Sometimes one escapes from the real world in the theatre, diverted from life. And sometimes theatre is such a perfect mirror that it reminds us of the craziness we’re seeing everywhere else.
That latter choice –finding the craziness of the world in the theatre—is what I experienced tonight at the Winter Garden Theatre watching Benjamin Britten’s Rape of Lucretia.
I think I understand this opera better from seeing what Against the Grain (in collaboration with Banff Festival & the Canadian Opera Company, presenting it this time under the auspices of Toronto Summer Music Festival, whew how’s that for a preamble) came up with. Or to put it another way, how should one feel after the events of this opera, wherein we see a pushy nobleman of Ancient Rome seizing what’s not his, jealous of a near-perfect relationship, leading the wronged wife to kill herself.
While I have never felt closure or completeness at the end of this opera before, always attributing that messed up feeling to the composer’s shortcomings, I now see that hey: we should be messed up. This is a very messed up world we’re seeing –not unlike our own—and at the end we can’t feel closure, not even the closure one has when we see Rodolfo sobbing over Mimi or Jose confessing he’s killed his Carmen. This isn’t a neat tidy bundle.
Owen McCausland as the male chorus bore a large part of the burden of that mess. Every other production I’ve seen tries to make sense of that ending, with its platitudes and professions of faith, pointing us to a brighter day tomorrow. McCausland seems to be breaking down, shattered by what he’s seen and felt, and sounding less like the brave pillar than a confused and lost soul, and in so doing, making those lines sound real for once. In the process I think we see a transformation into what the chorus (male and female) can and should be, namely the conscience of the work.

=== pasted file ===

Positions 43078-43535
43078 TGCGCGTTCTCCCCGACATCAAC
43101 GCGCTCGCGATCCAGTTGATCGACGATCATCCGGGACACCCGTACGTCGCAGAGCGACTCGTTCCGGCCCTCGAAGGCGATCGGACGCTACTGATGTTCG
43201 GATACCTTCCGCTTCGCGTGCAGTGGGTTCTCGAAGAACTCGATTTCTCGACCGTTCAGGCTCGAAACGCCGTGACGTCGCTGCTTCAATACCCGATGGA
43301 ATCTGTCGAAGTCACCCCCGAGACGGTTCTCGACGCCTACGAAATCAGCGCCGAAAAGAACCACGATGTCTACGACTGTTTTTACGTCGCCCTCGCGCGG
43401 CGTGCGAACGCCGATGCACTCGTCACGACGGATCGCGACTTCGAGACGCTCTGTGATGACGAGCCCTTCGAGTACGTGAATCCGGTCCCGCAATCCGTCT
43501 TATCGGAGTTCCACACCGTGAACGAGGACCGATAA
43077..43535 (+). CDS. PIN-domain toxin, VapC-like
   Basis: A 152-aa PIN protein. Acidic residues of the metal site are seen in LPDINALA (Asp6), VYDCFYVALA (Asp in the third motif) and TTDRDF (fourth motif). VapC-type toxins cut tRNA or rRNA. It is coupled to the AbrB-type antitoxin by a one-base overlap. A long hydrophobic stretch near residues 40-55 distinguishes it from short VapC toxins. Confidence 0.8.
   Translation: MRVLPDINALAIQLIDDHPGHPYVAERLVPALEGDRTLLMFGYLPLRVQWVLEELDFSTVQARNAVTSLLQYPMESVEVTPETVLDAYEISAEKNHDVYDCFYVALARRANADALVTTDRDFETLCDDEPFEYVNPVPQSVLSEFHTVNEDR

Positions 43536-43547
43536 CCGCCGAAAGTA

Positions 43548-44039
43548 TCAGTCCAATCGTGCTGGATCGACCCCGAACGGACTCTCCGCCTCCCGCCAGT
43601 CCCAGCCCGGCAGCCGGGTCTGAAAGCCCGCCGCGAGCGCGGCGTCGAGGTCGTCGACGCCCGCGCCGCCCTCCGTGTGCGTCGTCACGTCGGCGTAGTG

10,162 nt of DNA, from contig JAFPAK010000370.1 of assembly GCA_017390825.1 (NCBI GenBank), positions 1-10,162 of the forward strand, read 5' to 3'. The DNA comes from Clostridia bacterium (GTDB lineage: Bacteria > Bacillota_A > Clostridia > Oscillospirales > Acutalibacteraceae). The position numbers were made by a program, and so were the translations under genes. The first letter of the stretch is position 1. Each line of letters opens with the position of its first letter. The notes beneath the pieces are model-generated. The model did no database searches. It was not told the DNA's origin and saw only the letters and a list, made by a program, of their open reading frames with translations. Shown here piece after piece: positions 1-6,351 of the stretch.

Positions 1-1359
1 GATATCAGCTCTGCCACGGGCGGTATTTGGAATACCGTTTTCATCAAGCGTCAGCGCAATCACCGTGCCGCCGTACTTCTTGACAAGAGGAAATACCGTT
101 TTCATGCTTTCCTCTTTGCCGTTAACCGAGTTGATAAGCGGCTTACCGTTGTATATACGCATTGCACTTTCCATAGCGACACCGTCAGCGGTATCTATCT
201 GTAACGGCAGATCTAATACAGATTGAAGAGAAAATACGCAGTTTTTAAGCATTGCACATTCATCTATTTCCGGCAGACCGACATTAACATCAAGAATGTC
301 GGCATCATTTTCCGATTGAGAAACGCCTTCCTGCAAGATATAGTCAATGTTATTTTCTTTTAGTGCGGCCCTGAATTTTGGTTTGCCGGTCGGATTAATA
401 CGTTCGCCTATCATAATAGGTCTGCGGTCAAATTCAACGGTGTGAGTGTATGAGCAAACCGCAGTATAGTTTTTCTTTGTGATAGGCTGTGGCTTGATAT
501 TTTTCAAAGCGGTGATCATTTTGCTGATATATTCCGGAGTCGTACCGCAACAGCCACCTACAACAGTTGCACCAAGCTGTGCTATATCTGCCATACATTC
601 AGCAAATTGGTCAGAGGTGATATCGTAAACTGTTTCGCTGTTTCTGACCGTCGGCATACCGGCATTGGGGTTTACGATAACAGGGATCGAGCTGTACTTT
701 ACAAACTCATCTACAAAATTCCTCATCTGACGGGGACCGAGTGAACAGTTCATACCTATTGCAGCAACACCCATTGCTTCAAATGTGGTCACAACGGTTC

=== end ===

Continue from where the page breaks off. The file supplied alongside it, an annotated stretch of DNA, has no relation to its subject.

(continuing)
I now really get that scene with the flowers, where Lucretia’s maids are ooh-ing and ahh-ing over the beauty of the morning, the most over-the-top rendition of this I’ve ever seen, and it came beautifully into focus watching Lucretia stagger onto the stage.
Let me ask you, have you ever had one of those days when it’s stunningly beautiful outside, but you feel depressed or lost or sad, and can see that none of that positive stuff can reach you, as though you’re somehow freezing in the hot sun? That’s what we saw tonight, as Emma Char blankly enters, in the face of the ridiculously joyful antics of her maids, played by Beste Kalender and Ellen McAteer. Here and elsewhere we’re less in the presence of operatic virtuosity for its own sake, and instead deep inside the drama. The moments a bit later, between Kalender and Char, are astonishingly touching. For certain kinds of drama music-theatre or opera have far greater power, as we saw in that scene.